Power, efficiency for Accord Hybrid
The role of gas/electric hybrids is fast-moving past its traditional major-domo status toward key player for several manufacturers in the intensely competitive automotive field.
The Honda Accord is an example. It is determined to “go the distance” in the face of the incessant decline in midsize-sedan sales.
As several makers either have abandoned or plan to abandon that part of the market, Accord and its principal rival, the Toyota Camry, go “full speed ahead” with expansion and advancements midsizewise.
The Accord Hybrid, in particular, has made great strides in 2021, based on a more brisk throttle response and an impressive rise in fuel efficiency, a combo that can’t fail, at least in today’s market.
While the traditional Accord is powered by a 1.5-liter, turbocharged 4-cylinder, the Accord Hybrid is more powerful with its naturally aspirated 2.0-liter, Atkinson-cycle 4-cylinder and electric motors. The hybrid operates with 20 more horsepower, 40 more lb.-ft. of torque and is far more fuel-efficient. It has a fuel-tank range of up to 600 miles.
This advantage even against the fact the curb weight of the hybrid, with its battery pack and assorted equipment, is 3,446, 200 pounds heavier than the standard Accord.
A two-motor hybrid system – one for propulsion and the other a generator/starter motor – is seamlessly switched between EV electric, hybrid and the internal-combustion engine for maximum efficiency and necessary power.
With a switch to sport mode, the driver very quickly feels the increased tempo and responsiveness from the powertrain.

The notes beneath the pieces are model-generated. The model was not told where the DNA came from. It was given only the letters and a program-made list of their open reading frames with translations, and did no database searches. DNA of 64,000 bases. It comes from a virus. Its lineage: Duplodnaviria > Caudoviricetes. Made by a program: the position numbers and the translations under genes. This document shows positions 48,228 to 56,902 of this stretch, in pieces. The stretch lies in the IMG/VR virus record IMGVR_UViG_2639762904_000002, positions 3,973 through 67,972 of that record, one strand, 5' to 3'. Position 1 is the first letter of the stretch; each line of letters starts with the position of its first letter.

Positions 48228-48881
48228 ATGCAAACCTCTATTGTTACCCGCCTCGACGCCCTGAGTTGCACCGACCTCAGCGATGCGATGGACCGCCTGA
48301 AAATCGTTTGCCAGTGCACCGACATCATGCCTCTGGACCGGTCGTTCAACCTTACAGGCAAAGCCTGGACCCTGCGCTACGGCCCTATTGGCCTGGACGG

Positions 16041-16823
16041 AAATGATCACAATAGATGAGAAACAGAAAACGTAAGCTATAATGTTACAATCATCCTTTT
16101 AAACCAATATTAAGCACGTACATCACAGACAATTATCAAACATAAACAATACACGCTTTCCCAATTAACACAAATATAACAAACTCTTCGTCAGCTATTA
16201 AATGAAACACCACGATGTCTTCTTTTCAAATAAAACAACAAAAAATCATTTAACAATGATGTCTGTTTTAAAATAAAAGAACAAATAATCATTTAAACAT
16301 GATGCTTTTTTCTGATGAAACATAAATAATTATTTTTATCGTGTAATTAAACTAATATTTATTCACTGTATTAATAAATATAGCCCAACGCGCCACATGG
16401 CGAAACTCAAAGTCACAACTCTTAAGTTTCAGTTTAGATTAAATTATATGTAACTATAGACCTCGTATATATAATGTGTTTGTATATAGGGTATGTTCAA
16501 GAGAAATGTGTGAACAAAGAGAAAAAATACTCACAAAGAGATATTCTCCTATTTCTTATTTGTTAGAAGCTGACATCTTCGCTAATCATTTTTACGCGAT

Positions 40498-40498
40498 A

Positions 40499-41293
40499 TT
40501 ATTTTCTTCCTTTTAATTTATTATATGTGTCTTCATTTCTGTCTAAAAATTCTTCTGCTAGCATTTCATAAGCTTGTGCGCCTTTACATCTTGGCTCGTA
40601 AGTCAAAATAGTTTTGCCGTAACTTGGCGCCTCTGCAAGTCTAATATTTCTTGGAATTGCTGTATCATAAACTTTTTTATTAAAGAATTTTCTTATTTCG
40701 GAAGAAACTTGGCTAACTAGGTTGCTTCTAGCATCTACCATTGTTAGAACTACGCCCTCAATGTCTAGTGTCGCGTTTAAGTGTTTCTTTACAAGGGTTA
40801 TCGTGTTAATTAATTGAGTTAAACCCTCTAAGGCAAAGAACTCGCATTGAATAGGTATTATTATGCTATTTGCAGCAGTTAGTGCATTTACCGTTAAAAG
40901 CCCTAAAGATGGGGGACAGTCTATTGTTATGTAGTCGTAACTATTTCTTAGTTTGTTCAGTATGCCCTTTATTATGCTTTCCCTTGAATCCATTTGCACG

Aided by an easy 100-mile drive into Denver and back, the Accord averaged 44.4 miles per gallon in overall use in my possession. Its EPA estimate is 44 in the city and 41 on highway. The transmission is continuously variable and emits some whine on aggressive acceleration demands. The 6-speed manual transmission has been dropped for the Accord.
The big four-door is comfortable and roomy, and its trunk is a generous-sized 16.7 cubic feet. For 2021, updates were made to the Accord grille, LED headlights, foglights and radar unit integration, along with rear-seat reminder and low-speed braking control.
The Touring is the most upscale of the four trim levels for the hybrid. Lesser equipped are Base, EX and EX-L.
The $37,435 sticker price for the Accord Hybrid Touring includes remote engine start, walk-away auto lock, heated and ventilated front leather seats and heated rear seats, premium audio display with navigation/Buetooth/wireless Apple CarPlay/Android Auto integration, wireless phone charger, head-up display and power moonroof.
Honda Sensing security includes adaptive cruise control, collision-mitigation braking, lane-keeping assist and road-departure mitigation.
The Accord sedan was introduced to the U.S. market in 1976 as a ’77 model and the Accord Hybrid was added in 2005.